Christopher Durang’s 2013 Tony Award-winning comedy “Vanya and Sonia and Masha and Spike,” a kooky yet touching look at a dysfunctional family, will be presented by Beavercreek Community Theatre beginning Friday, April 28.
Set in a farmhouse in Bucks County, Pennsylvania, the delightful, zany tale concerns the strife between the introverted Vanya and his more outspoken sisters Sonia and Masha. As the feuding trio attempts reconciliation, a sassy cleaning lady with a penchant for voodoo, a goofy hunk, and an aspiring actress heighten the play’s quirkiness, an essential element at the center of many works by Durang. In fact, a Snow White-themed costume party prominently factors into the action here.
“I really like Durang’s somewhat weird brand of humor, but (this play) seems to me more mainstream,” said Chuck Larkowski, who portrays Vanya. “Yet there are still those off-the-wall moments. There aren’t a lot of one-liner jokes in this play. The humor really grows out of the characters for the most part, or at least that’s true for Vanya, who is more of a reactor to his more vocal sisters. There are long stretches in which he says very little, which of course makes his eventual outburst all the more effective.”
Vanya’s terrific outburst, an undeniable Act Two highlight and one of the best monologues written in recent years, occurs when Vanya catches Spike, Masha’s narcissistic boy-toy, texting during a play he wrote. His rant humorously details a simpler time when typewriters, Ed Sullivan, the Mickey Mouse Club, and non-self-adhesive postage stamps brought America together.
“The monologue was a bear to learn because the sequence of ideas is so random and stream-of-consciousness,” Larkowski admits. “But in spite of its seeming chaos, this monologue gives us a vivid snapshot of Vanya and his postmodern angst.”
“The script is extremely well written,” added director Doug Lloyd, who staged the local premiere of “Eating Raoul” earlier this season for BCT. “The characters are funny and each one is flawed in their own quirky way. Although they are flawed, each one grows in enormous ways by the end of the show. You can’t help but love them. This is a hilarious show with a lot of heart.”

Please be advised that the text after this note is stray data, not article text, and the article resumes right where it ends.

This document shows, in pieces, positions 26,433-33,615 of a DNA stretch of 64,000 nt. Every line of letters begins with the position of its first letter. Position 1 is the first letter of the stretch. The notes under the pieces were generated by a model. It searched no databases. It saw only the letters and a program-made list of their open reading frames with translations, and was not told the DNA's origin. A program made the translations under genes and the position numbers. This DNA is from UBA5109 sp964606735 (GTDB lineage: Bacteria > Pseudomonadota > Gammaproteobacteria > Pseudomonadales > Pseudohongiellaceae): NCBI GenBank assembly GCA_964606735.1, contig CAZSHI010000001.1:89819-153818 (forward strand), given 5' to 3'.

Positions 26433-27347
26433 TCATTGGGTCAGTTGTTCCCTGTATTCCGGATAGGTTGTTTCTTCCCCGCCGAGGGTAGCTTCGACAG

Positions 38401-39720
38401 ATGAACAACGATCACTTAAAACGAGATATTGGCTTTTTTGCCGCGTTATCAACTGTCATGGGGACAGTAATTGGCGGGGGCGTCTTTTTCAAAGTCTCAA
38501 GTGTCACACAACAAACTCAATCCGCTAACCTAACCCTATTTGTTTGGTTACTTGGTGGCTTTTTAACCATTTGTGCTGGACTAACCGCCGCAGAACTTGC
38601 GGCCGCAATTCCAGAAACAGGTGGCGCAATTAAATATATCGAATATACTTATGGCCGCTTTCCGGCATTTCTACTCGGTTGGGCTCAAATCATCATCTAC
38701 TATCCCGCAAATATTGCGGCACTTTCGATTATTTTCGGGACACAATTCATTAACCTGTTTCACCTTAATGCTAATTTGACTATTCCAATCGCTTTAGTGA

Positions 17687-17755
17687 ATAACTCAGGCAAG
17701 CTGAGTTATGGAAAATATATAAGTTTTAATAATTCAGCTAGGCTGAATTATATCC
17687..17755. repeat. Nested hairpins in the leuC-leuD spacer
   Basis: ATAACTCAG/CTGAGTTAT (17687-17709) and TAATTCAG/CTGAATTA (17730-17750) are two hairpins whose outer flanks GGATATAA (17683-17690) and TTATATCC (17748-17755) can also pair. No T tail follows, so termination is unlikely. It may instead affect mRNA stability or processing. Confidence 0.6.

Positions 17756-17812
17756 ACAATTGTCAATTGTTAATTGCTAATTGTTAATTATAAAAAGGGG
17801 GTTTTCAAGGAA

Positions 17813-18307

“I couldn’t stop laughing the first time I read the script,” echoed Ryan Petrie, fully prepared to strip down for the majority of the play as the uninhibitedly sexual Spike. “I grew up on a lake so I was always shirtless. I’ve become desensitized to other people seeing me in very little to no clothes. I’m definitely not shy.”
The cast includes Debra Kent as Sonia, Cassandra Engber as Masha, Cassidy Manley as Nina, and Erin McGee as Cassandra. Chris Harmon notably provides scenic design.
In addition, Durang pays homage to the sensibilities of Russian playwright Anton Chekhov (1860-1904). In fact, the names Vanya and Sonia are taken from “Uncle Vanya,” Masha from “Three Sisters,” and Nina from “The Seagull.” Also, Masha, a self-absorbed actress, is colorfully akin to Arkadina in “The Seagull.”
“I love the Chekhov references and themes that run throughout the play,” said Kent who recently staged the local premiere of “Luna Gale” for Dayton Theatre Guild. “Vanya is resistant to change, Sonia lives with a great deal of regret, and Masha worries about getting older and keeping up with a world that is moving too fast. What resonates for me is the loneliness of the two sisters and brother, and how they’ve blamed others, and each other, for their non-accomplishments and unhappiness through the years. It’s not occurred to them all these years that they are responsible for their own happiness, and that state of mind is entirely up to the individual. (This play) is funny in a quiet way, but can still pull a huge laugh from the audience.”
Durang’s works include “Betty’s Summer Vacation,” “Beyond Therapy,” “The Marriage of Bette and Boo,” and “Mrs. Bob Cratchit’s Wild Christmas Binge.”